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Depression And Sleep

Introduction

There is a correlation between depression and sleep.  This article will describe this correlation.

What Is Depression?

According to sleepcenter.ucla.edu, depression is a mood disorder that impacts a person’s emotions, thoughts, and body. According to sleepcenter.ucla.edu, The National Institute of Mental Health reports that nearly 19 million people in the U.S. suffer from depression each year. As of yet, one single cause of this illness has not been found.  However, a link between certain chemicals in your brain and depression exists.

Several Factors That Contribute To Depression

According to sleepcenter.ucla.edu, factors that contribute to depression include:

Stress

According to sleepcenter.ucla.edu, stress is one factor that contributes to depression.  According to sleepcenter.ucla.edu, it can include “hard times, painful events, and life changes can all cause depression. This includes the loss of a job, the death of a loved one, or the birth of a baby.”

Family History

According to sleepcenter.ucla.edu, depression is genetic.  If a family member suffers from depression, you run a higher risk of suffering from depression, as well.

If I Don’t Sleep Well, Does That Mean I’m Depressed?

According to sleepcenter.ucla.edu, there are many things that can keep a person from sleeping well at night.  To be specific, depression is just one of these things.  According to sleepcenter.ucla.edu, younger people under the age of 40 are more likely to have a harder time falling asleep if they are depressed.  In contrast, people over 40 are more likely to wake up during the night when they are depressed.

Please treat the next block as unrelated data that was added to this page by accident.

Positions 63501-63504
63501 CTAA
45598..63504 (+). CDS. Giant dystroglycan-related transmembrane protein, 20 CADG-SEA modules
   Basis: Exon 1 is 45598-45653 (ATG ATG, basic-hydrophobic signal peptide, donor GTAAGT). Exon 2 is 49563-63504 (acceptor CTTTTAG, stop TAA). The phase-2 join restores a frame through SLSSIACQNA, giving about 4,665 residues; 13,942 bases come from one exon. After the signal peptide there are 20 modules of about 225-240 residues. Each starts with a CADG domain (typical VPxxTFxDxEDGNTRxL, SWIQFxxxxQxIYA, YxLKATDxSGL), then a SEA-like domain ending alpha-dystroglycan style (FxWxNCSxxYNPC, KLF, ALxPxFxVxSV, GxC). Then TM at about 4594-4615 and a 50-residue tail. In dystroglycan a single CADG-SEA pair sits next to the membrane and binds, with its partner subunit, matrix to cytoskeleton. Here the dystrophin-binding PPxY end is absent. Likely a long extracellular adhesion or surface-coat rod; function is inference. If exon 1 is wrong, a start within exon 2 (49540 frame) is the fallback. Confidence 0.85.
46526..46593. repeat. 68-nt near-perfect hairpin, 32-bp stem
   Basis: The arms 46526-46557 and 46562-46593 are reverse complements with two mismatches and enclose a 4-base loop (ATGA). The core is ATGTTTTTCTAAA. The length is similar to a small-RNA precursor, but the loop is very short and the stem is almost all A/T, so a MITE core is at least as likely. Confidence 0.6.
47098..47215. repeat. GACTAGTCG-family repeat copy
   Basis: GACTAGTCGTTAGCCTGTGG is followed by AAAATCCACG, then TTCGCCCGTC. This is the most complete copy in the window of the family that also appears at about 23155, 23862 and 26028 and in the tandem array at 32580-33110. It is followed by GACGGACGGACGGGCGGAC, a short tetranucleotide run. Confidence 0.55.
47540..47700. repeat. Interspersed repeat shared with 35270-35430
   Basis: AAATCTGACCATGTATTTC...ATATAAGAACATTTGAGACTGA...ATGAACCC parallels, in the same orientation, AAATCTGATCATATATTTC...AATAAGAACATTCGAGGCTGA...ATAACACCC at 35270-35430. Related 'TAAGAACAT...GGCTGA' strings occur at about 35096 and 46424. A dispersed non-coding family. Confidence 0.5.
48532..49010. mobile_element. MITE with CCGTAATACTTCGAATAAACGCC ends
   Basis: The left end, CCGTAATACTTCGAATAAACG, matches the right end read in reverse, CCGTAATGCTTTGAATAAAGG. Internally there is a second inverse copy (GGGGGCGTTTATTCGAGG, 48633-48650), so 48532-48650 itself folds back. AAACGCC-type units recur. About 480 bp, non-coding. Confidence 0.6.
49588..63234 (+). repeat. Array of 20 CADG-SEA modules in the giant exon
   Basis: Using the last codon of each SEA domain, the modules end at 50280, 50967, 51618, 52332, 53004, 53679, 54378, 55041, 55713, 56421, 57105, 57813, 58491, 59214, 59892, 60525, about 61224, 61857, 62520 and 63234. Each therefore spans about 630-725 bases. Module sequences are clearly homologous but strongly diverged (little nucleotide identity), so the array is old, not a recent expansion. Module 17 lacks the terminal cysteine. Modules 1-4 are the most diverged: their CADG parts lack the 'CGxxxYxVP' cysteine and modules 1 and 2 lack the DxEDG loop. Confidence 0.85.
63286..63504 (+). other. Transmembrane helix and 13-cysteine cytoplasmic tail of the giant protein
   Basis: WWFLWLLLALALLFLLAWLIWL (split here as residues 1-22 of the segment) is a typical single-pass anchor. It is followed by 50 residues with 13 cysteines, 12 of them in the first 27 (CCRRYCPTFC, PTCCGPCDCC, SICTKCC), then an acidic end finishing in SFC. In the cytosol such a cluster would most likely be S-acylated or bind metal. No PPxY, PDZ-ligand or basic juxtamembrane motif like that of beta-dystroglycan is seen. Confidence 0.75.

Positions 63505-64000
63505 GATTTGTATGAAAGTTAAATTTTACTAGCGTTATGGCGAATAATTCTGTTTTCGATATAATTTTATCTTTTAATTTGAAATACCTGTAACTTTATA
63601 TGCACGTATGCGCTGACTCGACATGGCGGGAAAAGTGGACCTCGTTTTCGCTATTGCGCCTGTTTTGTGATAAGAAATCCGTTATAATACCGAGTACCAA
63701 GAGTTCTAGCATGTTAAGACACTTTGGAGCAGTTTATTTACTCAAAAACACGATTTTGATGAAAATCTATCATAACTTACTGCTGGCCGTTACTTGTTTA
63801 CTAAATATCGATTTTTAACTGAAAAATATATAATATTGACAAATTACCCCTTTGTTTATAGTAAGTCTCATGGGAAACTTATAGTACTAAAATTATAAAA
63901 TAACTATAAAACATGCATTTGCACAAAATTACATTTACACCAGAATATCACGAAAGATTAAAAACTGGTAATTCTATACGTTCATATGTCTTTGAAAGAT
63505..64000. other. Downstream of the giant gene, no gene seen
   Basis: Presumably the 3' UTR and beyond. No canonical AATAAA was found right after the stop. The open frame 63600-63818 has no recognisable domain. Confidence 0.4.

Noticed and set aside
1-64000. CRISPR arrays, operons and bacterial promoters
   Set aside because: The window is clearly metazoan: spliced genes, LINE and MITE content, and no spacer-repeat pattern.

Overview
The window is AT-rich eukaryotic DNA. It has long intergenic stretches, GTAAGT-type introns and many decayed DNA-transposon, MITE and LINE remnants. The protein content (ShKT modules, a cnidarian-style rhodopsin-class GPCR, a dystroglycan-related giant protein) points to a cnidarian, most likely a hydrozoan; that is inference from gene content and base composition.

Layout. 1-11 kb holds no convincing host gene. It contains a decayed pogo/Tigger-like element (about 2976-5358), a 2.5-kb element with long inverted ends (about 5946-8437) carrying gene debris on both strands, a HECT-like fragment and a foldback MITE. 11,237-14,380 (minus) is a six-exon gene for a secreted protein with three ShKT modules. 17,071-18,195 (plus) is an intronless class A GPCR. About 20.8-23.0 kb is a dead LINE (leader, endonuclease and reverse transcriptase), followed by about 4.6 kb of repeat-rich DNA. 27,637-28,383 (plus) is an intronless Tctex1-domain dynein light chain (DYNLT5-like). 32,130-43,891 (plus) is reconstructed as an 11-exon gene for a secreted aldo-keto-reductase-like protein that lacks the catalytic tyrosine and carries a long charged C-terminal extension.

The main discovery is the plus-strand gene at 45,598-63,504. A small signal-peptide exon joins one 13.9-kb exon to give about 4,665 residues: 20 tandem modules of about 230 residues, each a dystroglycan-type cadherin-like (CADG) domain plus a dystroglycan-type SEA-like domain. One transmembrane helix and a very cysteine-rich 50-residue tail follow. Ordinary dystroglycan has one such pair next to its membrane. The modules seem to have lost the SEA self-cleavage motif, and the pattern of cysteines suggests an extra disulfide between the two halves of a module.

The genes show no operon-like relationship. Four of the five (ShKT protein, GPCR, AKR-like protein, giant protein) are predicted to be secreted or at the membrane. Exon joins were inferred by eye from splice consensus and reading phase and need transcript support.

In addition, depression may not be the cause of sleepless nights.  It may be an cause but not the main cause.  According to  sleepcenter.ucla.edu, people have a hard time falling asleep if they have a sleep disorder such as Obstructive sleep apnea (OSA).  According to sleepcenter.ucla.edu, OSA causes you to stop breathing during your sleep and wake you up.  You become very sleepy during the day.

Conclusion

To end this article, a correlation between depression and sleep has been mentioned.  According to sleepcenter.ucla.edu, nearly 19 million people in the U.S. suffer from depression each year.  If you suffer from depression and sleep difficulties, get help.  Do not suffer.  There is help and treatment out there to help you feel better.  Try getting medication and therapy for a combination of your depression and sleep difficulties.  Do not sit at home and suffer.  It is not worth it.  Get help.  Be brave.  You can do it.

 

Depression And Sleep


Lauren Walters

My name is Lauren Walters. I am currently heading into my final semester of graduate school for Mental Health Counseling in the Spring of 2016. Through my own experiences with mental illness, I love to inspire others through my writings and reassure them that they can live healthy, productive lives, despite mental illness. I hope you enjoy my articles. Feel free to comment. I will be sure to respond to you questions and/or comments in a prompt manner. Enjoy!


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APA Reference
Walters, L. (2017). Depression And Sleep. Psych Central. Retrieved on August 19, 2019, from https://blogs.psychcentral.com/coping-depression/2017/09/depression-and-sleep/

 

Last updated: 8 Sep 2017
Statement of review: Psych Central does not review the content that appears in our blog network (blogs.psychcentral.com) prior to publication. All opinions expressed herein are exclusively those of the author alone, and do not reflect the views of the editorial staff or management of Psych Central. Published on PsychCentral.com. All rights reserved.